Re: What CDs and DVDs should we produce for lenny?
Karl Goetz schrieb:
On Mon, 2008-03-17 at 12:29 +0100, JÃŒrgen Kertz wrote:
First of all i have to admit i'm just a simple user, so i might have a
very limited view of the problem.
Me too :)
Steve McIntyre schrieb:
[ Please note Reply-To: to debian-cd... ]
It's time for me to ask the question again - what CDs and DVDs will we
find useful enough that we should make them for lenny? The reason I'm
asking is that we're looking at a *huge* number of discs, and it's not
clear that they'll all be useful. I've just finished building the full
set for lenny d-i beta 1 (hence why I've been so quiet the last few
days), and what we're looking at *now* is quite scary:
2 small CDs per arch (business card, netinst)
~30 CDs per arch for a full CD set
~4 DVDs per arch for a full DVD set
(total 353 CDs, 51 DVDs, 426 GB)
Can i say here, that is a very impressive number.
I once installed "Sarge" from CD and it was a real pain, it takes you
many many hours sitting in front of your machine and changing disks. As
the number of CDs has increased since that time, i think it is not very
practicable way installing a full blown Debian from CDs.
Things are only going to get bigger: we're about to add armel to the
mix, and I'm expecting that we're going to grow further yet in terms
of the number and sizes of packages before we release lenny. That
leaves us with a huge amount of data for us to build and host, and for
our mirrors to handle too. So...
1. Is it worth making full sets of CDs at all? Can we rely on people
having a net connection or being able to use DVDs if they want
Etch only requires one cd to install. IIRC Sarge required 3? I hopefully
Lenny will continue to provide a once cd required (plus others for fancy
How practical a "full blown Debian" install is depends on what is in
your full blown installs :)
I'm aware of the 1-CD-installation, but lets just say here I need a lot
of fancy stuff which has lots of dependencies spread across almost all
To summarize here: i just wanted to state that I personally find jigdo
and torrent more useful than complete ISO images. Especially jigdo: it
saves me and the rest of the world a lot of bandwith and harddisk space.
So my Idea is to provide a "Starter Kit" of ISO images (DVD and CD),
that can be downloaded as usual (and independent of the OS), and the
additional "fancy stuff" is availabe via jigdo (or torrent).
Another point is, that one can assume that a machine not having a DVD
drive will not be able to handle more than a very basic OS, but this is
provided with the first few CDs.
Of the 4 computers i have handy, one has a dvd drive, and thats broken.
Three are P4 systems, one is P3 (so their well and truely capable of a
Low cost (recycled/donated) computers wont nesesarily have dvd drives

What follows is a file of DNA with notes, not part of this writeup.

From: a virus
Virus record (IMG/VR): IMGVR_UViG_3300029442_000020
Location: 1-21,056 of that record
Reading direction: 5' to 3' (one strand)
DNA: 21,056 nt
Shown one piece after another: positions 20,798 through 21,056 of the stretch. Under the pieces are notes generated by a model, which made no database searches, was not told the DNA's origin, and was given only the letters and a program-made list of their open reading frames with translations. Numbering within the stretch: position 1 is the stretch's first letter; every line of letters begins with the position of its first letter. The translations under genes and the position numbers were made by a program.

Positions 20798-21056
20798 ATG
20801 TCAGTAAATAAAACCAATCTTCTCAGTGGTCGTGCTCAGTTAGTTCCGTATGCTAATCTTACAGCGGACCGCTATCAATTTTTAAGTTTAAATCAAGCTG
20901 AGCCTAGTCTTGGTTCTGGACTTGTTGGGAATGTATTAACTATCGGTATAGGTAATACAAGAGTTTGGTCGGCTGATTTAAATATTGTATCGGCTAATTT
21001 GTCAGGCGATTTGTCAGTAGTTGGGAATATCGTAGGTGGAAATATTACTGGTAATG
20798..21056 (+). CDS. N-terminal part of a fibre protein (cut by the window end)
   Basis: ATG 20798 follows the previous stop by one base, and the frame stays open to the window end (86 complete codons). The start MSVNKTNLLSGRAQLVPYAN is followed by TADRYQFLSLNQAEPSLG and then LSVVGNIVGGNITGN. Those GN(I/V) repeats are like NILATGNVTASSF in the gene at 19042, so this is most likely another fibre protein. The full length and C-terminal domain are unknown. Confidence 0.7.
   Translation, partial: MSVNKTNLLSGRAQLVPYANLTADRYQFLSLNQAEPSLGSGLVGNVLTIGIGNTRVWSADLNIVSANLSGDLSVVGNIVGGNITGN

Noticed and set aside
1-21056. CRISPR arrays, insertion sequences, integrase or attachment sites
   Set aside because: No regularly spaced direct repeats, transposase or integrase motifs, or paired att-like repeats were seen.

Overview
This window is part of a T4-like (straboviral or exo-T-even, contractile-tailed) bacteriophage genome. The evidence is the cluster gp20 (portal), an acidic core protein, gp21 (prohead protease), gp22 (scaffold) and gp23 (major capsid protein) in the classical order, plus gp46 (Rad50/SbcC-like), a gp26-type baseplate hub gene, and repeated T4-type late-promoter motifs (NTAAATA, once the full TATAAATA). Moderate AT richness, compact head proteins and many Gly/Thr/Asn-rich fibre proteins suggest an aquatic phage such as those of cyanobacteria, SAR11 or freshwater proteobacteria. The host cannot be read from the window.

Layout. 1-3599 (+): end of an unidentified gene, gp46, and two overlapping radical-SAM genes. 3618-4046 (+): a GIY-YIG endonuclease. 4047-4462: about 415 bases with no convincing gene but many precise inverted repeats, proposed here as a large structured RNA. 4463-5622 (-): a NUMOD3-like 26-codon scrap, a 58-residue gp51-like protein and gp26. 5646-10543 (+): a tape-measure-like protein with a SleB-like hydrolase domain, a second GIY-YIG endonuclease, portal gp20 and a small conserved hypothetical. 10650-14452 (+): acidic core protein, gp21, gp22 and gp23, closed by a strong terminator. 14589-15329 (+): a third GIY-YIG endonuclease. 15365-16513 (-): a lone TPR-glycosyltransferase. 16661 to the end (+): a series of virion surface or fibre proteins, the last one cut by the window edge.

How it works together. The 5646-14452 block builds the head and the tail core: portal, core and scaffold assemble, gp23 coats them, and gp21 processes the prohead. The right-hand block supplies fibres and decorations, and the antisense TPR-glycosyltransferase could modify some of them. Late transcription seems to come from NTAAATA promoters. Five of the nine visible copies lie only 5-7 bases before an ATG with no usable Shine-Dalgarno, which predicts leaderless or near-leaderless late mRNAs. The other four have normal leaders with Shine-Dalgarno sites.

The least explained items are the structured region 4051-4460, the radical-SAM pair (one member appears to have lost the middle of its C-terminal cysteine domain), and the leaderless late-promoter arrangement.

either. While it costs ~AUD$30 (here in the 1st world) for a dvd drive
here, in Papua New Guinea (the 3rd world) its considerably more costly.
The Goroka General Hospital (highlands of PNG) has ~60 desktop
computers. There is aproximately 5 dvd drives in that batch, of which 2
are known to work. Yes, thats two systems that can be used to rip the
dvd set onto the local mirror (which could be done), but theres no
guarantee the drives will keep reading dvds. In my experiance even when
a drive stops reading dvds it will keep reading cdroms for some time
I would provide jigdos and maybe torrents for everything, but not the
2. Is it worth producing all the CDs/DVDs/whatever for all the
I think offering only the first DVD as ISO will give everyone a nice
start. A compareable set of CD ISOs for those who need CDs.
From this point on everyone can get the packages from the mirrors or
the images by jigdo or torrent.
3. For some arches, should we just provide the first couple of CDs
and a full set of DVDs? This is a bit of a compromise option - if
a given machine will not boot from DVD, but can boot from CD and
get the rest of its packages from a network share then all's good.
no, "everyone" can not. (see below).
I think doing so for ALL archs will cut down the needed space (and
traffic) a lot.
I think no user will have a problem getting the images by jigdo or
torrent, or installing the rest from the mirrors. But of course a
4. ??? - what else would be a sane option?
Suggestions/comments/complaints - please let us know what you'd
Your making a fairly classic assumption:
That bandwidth is cheap everyware.
In Europe and the USA that may be the case, but its not universal.
Australia (1st world) has relatively expensive internet connectivity,
and Papua New Guinea (3rd world) has *very* expensive connectivity.
When your internet connection is 600mb of traffic a month (both
directions counted on that figure), you dont download isos from an
internet mirror if humanly posible.
If someone has a slow and/or expensive or limited internet connection,
none of the discussed options will help you, no matter if the mentioned
426 GB are offered or just a selected subset.